Posted by Matthew Maurer and Mike Yu, Android team
To help keep Android users’ DNS queries private, Android supports encrypted DNS. In addition to existing support for DNS-over-TLS, Android now supports DNS-over-HTTP/3 which has a number of improvements over DNS-over-TLS.
Most network connections begin with a DNS lookup. While transport security may be applied to the connection itself, that DNS lookup has traditionally not been private by default: the base DNS protocol is raw UDP with no encryption. While the internet has migrated to TLS over time, DNS has a bootstrapping problem. Certificate verification relies on the domain of the other party, which requires either DNS itself, or moves the problem to DHCP (which may be maliciously controlled). This issue is mitigated by central resolvers like Google, Cloudflare, OpenDNS and Quad9, which allow devices to configure a single DNS resolver locally for every network, overriding what is offered through DHCP.
In Android 9.0, we announced the Private DNS feature, which uses DNS-over-TLS (DoT) to protect DNS queries when enabled and supported by the server. Unfortunately, DoT incurs overhead for every DNS request. An alternative encrypted DNS protocol, DNS-over-HTTPS (DoH), is rapidly gaining traction within the industry as DoH has already been deployed by most public DNS operators, including the Cloudflare Resolver and Google Public DNS. While using HTTPS alone will not reduce the overhead significantly, HTTP/3 uses QUIC, a transport that efficiently multiplexes multiple streams over UDP using a single TLS session with session resumption. All of these features are crucial to efficient operation on mobile devices.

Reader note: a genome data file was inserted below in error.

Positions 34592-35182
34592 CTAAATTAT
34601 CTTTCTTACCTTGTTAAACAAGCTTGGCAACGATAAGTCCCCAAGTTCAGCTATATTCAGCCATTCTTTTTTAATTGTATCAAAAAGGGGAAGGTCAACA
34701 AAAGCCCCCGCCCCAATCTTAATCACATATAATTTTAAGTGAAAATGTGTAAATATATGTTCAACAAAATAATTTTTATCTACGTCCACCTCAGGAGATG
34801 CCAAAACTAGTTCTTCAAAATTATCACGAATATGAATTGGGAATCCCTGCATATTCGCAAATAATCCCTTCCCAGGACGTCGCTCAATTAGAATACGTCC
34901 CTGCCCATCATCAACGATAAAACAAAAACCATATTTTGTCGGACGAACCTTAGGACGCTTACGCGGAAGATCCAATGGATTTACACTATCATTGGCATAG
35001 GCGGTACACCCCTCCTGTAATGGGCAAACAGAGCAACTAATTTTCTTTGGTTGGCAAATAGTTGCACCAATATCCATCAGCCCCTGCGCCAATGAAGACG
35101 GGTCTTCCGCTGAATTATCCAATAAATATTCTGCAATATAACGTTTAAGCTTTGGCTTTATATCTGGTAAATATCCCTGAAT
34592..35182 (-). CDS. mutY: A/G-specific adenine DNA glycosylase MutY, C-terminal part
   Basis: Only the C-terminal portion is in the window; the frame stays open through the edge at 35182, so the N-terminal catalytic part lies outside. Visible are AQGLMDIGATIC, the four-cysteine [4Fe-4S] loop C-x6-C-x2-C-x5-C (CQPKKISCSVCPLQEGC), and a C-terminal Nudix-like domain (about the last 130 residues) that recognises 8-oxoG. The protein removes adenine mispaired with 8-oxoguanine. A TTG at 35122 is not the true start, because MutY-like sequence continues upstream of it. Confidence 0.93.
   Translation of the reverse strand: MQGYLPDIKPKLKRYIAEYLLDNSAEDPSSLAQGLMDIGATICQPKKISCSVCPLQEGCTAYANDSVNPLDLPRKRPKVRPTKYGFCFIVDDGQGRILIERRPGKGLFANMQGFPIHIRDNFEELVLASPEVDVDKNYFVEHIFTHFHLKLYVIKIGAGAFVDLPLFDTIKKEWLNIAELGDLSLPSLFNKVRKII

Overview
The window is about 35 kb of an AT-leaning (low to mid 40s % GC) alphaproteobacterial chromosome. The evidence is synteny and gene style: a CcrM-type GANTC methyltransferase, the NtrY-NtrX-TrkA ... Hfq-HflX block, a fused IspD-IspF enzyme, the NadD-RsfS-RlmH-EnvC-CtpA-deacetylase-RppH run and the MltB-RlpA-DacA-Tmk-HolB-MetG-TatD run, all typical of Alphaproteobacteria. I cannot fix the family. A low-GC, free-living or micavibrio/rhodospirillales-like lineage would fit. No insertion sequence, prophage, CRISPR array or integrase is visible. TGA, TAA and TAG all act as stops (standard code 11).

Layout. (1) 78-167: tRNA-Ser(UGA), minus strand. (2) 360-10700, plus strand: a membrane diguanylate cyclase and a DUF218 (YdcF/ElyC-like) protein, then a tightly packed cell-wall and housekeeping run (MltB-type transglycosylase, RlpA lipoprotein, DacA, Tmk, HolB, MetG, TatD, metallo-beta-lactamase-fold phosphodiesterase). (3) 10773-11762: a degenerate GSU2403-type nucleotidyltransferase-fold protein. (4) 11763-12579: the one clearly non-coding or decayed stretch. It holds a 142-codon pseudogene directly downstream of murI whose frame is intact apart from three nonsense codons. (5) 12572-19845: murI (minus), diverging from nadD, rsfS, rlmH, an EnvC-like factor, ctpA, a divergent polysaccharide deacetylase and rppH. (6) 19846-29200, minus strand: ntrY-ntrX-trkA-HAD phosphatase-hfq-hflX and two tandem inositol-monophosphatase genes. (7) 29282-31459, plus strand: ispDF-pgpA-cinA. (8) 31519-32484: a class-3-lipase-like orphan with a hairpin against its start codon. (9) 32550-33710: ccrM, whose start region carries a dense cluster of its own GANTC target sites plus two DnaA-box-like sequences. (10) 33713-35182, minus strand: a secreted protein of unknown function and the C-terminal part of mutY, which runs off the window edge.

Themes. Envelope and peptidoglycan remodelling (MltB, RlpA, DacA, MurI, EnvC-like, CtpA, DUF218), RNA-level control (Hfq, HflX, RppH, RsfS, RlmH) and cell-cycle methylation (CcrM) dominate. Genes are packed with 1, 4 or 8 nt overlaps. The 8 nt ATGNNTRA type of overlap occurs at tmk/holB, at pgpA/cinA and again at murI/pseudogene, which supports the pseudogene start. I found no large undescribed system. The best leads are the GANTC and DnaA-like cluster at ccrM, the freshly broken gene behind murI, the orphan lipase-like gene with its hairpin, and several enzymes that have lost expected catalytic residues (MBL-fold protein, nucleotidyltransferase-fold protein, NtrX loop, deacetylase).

DNS-over-HTTP/3 (DoH3) support was released as part of a Google Play system update, so by the time you’re reading this, Android devices from Android 11 onwards1 will use DoH3 instead of DoT for well-known2 DNS servers which support it. Which DNS service you are using is unaffected by this change; only the transport will be upgraded. In the future, we aim to support DDR which will allow us to dynamically select the correct configuration for any server. This feature should decrease the performance impact of encrypted DNS.
DNS-over-HTTP/3 avoids several problems that can occur with DNS-over-TLS operation: